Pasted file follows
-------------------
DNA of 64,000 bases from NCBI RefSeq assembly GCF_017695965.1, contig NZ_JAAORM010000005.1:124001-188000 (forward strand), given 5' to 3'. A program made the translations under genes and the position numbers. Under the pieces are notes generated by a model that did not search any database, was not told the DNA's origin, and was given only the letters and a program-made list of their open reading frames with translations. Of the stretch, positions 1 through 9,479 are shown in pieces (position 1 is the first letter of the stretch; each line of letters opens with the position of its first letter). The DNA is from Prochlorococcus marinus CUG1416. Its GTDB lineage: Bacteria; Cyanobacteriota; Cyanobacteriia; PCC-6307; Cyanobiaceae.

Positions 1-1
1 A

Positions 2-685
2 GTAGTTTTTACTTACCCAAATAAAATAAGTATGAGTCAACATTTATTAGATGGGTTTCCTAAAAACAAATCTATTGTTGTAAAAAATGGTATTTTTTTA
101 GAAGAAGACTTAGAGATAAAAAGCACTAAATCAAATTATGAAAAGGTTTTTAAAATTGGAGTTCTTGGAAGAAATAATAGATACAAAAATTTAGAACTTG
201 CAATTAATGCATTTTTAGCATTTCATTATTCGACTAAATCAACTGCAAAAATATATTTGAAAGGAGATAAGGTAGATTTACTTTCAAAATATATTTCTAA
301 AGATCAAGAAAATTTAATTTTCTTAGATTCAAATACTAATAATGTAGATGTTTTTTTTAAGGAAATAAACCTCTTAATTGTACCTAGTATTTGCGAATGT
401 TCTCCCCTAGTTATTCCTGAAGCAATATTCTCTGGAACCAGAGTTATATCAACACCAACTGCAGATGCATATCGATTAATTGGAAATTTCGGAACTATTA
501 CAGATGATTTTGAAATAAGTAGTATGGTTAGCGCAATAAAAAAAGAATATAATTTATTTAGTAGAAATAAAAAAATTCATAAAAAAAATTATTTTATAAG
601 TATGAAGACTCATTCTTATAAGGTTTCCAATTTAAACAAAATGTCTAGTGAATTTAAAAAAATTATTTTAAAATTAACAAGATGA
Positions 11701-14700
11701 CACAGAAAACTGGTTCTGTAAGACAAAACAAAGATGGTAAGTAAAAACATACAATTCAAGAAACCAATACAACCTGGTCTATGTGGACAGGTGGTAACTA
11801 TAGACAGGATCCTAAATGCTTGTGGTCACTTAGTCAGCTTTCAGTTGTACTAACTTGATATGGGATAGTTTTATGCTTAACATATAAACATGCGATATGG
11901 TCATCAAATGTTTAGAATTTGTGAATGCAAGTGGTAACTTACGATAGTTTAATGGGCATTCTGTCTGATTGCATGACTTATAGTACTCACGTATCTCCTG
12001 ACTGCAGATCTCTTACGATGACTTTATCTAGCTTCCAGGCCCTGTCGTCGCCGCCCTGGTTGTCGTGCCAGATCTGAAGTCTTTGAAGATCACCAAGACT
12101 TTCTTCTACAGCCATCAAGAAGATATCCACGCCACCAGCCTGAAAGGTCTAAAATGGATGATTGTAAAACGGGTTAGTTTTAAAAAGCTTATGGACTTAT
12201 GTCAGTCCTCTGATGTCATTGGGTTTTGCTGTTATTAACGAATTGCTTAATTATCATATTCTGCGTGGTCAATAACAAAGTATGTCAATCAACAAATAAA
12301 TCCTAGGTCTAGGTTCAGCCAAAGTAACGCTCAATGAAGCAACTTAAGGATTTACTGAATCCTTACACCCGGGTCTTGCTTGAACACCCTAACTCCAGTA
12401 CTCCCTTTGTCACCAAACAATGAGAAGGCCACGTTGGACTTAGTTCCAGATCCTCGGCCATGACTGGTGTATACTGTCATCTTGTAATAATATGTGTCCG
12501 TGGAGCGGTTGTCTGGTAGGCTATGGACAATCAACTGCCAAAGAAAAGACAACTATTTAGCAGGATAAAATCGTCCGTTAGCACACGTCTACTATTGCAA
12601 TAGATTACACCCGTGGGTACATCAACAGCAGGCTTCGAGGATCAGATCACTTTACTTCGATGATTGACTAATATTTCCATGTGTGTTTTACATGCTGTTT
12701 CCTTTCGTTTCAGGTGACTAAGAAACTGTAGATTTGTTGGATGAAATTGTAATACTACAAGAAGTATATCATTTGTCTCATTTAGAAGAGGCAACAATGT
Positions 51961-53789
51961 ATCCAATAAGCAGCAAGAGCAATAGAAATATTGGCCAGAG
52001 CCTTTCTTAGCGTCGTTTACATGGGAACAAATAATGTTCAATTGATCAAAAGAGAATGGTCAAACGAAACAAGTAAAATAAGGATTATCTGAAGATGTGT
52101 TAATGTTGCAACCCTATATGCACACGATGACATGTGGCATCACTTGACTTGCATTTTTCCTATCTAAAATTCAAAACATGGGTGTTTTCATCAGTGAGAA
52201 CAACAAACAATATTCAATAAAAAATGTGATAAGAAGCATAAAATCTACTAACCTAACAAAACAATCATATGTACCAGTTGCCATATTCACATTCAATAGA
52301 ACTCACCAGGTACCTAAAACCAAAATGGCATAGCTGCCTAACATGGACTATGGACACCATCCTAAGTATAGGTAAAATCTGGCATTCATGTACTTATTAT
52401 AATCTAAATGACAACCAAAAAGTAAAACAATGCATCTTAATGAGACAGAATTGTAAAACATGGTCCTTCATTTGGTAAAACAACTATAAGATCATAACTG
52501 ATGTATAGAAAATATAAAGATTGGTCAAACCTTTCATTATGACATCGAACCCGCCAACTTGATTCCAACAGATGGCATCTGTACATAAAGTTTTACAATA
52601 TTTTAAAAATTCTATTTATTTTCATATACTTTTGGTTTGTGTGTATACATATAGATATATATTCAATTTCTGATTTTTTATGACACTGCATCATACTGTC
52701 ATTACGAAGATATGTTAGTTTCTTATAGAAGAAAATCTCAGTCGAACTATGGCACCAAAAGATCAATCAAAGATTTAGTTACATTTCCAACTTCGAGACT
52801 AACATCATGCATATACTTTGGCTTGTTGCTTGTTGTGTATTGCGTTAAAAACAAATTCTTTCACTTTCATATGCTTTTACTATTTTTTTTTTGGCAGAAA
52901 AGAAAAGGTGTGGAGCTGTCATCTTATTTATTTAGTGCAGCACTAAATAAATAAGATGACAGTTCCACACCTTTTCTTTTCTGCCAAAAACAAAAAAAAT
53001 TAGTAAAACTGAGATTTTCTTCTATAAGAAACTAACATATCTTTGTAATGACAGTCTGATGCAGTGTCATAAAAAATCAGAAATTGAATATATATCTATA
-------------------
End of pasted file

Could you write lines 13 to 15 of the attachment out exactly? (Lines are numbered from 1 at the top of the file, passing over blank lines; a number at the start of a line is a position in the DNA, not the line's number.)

11701 CACAGAAAACTGGTTCTGTAAGACAAAACAAAGATGGTAAGTAAAAACATACAATTCAAGAAACCAATACAACCTGGTCTATGTGGACAGGTGGTAACTA
11801 TAGACAGGATCCTAAATGCTTGTGGTCACTTAGTCAGCTTTCAGTTGTACTAACTTGATATGGGATAGTTTTATGCTTAACATATAAACATGCGATATGG
11901 TCATCAAATGTTTAGAATTTGTGAATGCAAGTGGTAACTTACGATAGTTTAATGGGCATTCTGTCTGATTGCATGACTTATAGTACTCACGTATCTCCTG